Yesterday we had a Prime-ministerial performance from David Cameron explaining to the House of Commons why it was essential to intervene in Libya. There were many lining themselves up behind him like Rifkind while espousing lessons of history to justify intervention.
Ed Miliband has also lined up behind the argument for an international response and a no fly zone, more cautious than the Cameron crusade but nevertheless a consensus has developed.
Tim Montgomerie tweeted how “Brave” David Cameron was for calling for a no fly zone. This must be just about the most perverse use of the word Brave I have heard.
The arguments over intervention in Libya are complicated and involve many risks. The debate yesterday involved people trying to learn the lessons of history. However, the spectre of Iraq was not the only ghost overlooking proceedings.
There are so many conflicts that hardly register on the Richter scale of UN intervention that it is hard not to be cynical that the ones we tend to intervene in have some economic or geo-political significance.
Inflated language like “millions of people” in danger in Libya does not live up to scrutiny, where as in Zimbabwe this was certainly the case.
The Hypocrisy sadly for the western powers is continually apparent as just when David Cameron tried to look at his most statesman like, Saudi Arabia marched into Bahrain with armoured vehicles to quell opposition to the regime.
On humanitarian grounds both Bahrain and Saudi Arabia are fairly reprehensible, even if those like Piers Morgan do not think so. There are also dynamics within the middle east that the west can hardly understand. The conflict between Shia and Sunni Muslims has its part to play as minorities control majorities in the region, causing resentment.
Warnings have been issued regarding the price of oil that unrest on the Saudi Peninsular would cause. $200 a barrel gets a mention, striking fear in the wallets of leaders around the world.
There has been no outrage at what is going on in either of these countries, no clammer for sanctions or intervention, and barely any pressure on the regimes at all.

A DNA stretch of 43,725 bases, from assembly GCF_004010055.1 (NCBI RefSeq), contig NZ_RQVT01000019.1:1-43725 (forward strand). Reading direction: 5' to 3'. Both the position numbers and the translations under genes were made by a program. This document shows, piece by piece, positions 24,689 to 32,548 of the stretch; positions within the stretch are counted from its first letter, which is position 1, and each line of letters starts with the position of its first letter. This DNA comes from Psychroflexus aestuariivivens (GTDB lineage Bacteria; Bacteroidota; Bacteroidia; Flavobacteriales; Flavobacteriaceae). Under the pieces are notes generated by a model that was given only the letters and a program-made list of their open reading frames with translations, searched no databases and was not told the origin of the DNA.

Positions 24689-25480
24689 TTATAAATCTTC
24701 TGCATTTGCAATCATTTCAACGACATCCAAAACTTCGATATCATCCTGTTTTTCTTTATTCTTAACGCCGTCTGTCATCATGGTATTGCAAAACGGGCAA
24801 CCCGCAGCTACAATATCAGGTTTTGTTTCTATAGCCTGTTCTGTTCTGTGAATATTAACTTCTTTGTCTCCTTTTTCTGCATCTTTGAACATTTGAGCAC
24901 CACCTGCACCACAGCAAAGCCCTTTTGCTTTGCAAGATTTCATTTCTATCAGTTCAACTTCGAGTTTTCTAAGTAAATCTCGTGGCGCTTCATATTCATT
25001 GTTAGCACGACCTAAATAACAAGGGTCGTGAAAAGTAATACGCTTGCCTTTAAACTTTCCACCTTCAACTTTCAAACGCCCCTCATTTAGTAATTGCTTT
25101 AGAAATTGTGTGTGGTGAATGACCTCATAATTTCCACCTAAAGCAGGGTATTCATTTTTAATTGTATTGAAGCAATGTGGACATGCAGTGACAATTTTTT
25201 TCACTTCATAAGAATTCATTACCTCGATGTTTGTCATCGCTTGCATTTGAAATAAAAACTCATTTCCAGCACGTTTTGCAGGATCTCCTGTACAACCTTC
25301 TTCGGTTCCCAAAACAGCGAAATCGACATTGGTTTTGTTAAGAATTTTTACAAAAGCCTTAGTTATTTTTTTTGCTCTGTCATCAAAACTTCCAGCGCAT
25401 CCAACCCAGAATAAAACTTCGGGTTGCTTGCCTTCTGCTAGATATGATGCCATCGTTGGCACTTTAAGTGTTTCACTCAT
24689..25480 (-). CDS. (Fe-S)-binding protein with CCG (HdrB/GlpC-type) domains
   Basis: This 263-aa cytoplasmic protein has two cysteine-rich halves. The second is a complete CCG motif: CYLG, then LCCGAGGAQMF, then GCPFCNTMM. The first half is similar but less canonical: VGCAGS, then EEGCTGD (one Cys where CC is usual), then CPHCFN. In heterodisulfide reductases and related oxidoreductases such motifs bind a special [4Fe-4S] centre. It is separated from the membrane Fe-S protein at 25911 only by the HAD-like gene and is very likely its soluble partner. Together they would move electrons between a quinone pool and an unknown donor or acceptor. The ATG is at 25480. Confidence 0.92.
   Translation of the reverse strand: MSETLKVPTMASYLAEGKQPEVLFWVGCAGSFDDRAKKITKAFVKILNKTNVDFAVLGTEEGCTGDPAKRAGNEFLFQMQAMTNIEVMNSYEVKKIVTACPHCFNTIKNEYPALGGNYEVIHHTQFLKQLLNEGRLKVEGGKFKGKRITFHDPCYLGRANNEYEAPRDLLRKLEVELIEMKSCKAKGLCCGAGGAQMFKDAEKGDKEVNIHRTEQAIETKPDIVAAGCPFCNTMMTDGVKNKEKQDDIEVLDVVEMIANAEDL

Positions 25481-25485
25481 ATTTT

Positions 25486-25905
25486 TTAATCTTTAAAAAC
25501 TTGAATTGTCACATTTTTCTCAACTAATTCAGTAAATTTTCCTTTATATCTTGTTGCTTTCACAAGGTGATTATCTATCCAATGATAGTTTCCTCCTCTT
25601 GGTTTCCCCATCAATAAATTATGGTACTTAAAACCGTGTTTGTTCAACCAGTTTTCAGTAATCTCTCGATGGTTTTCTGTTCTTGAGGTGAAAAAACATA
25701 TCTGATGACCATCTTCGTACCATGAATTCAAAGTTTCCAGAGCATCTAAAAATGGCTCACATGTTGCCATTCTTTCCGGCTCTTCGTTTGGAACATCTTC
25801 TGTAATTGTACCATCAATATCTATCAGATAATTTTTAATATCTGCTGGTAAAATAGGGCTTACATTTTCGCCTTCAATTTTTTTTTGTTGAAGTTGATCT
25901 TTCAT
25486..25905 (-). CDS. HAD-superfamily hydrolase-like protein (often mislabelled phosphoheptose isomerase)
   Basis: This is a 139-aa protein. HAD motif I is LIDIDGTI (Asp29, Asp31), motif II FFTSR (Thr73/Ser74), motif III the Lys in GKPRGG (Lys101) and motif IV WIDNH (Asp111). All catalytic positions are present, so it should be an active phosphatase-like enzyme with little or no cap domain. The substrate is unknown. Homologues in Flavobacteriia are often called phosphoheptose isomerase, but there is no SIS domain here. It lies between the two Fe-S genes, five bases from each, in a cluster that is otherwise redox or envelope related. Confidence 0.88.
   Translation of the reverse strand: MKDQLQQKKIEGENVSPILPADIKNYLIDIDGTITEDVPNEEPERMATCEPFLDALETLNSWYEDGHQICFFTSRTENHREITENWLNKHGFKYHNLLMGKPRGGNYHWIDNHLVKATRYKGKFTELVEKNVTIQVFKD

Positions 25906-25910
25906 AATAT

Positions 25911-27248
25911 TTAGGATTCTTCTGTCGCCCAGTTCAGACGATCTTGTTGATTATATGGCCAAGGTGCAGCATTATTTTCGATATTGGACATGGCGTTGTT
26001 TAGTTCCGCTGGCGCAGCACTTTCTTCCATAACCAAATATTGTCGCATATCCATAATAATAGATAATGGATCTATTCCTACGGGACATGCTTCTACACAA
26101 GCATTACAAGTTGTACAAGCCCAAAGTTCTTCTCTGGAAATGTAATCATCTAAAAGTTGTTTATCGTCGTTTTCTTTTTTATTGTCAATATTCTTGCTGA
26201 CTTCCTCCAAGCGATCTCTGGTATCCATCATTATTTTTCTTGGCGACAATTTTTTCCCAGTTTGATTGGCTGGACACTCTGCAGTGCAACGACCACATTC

This is not just because of our energy reliance on the region, old alliances or economic ties and arms exports, but also because of the connection with Iran as a Shia nation. At all costs, the west does not want another Shia state in the region, the dynamics are complicated and the west wants nothing to do with it.
Libya on the other hand means a fight between good and evil, a mad man who needs to be stopped. A Hollywood film in the making and a crusade to blank out the debacle in Iraq and Afghanistan.
Yesterday more than any other day so far shows the hypocrisy of the international community. Pick and chose the dictators we like and can sell arms to, wage war against the others.
This is about as far from “Brave” as you can get.
Reports from the middle east are awash with more deaths reported in Bahrain today. Tension is rising as the gap between the despotic powers and the protesters widen. The EU and US are urging “restraint”, while the US is trying to arrange Saudi help in arming rebels in Libya.
Although the Shia Muslim majority have said that there may be intervention by Iran if Saudi Arabia and others intervened, it is believed that this will not be the case and Iran may keep a “hands off” approach.
Latest reports state 2 people dead, one from the security forces and one a protester, with the declaration of a 3 month state of emergency.(BBC report http://bbc.in/fZzASL) Another report heard was from a relative of one of the protesters who has stated a massacre taking place with scores injured, this however, is yet to be confirmed. (Channel 4 report http://bit.ly/eo7K6P)
Aljazeera have reported over 1000 people being treated in hospital over the last 3 days with severe injuries from tear gas. Staff in hospitals are fatigued by working around the clock, and more deaths from those who are injured are expected.
Silence on the conflicts on the Saudi Peninsula with condemnation in Libya is hardly fitting for a Prime Minister who is trying to shake off the hawkish intent of the Blair government.
Monbiot Blog on this subject http://www.monbiot.com/2011/03/14/oil-and-trouble/